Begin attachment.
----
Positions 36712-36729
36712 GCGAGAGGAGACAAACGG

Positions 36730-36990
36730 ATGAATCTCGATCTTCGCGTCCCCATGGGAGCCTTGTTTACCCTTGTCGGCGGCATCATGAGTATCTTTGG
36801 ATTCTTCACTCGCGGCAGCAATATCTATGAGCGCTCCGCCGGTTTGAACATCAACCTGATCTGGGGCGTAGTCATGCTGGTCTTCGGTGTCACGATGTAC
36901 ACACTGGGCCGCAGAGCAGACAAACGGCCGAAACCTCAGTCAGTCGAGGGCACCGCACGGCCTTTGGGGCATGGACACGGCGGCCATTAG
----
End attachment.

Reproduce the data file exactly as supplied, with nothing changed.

Positions 36712-36729
36712 GCGAGAGGAGACAAACGG

Positions 36730-36990
36730 ATGAATCTCGATCTTCGCGTCCCCATGGGAGCCTTGTTTACCCTTGTCGGCGGCATCATGAGTATCTTTGG
36801 ATTCTTCACTCGCGGCAGCAATATCTATGAGCGCTCCGCCGGTTTGAACATCAACCTGATCTGGGGCGTAGTCATGCTGGTCTTCGGTGTCACGATGTAC
36901 ACACTGGGCCGCAGAGCAGACAAACGGCCGAAACCTCAGTCAGTCGAGGGCACCGCACGGCCTTTGGGGCATGGACACGGCGGCCATTAG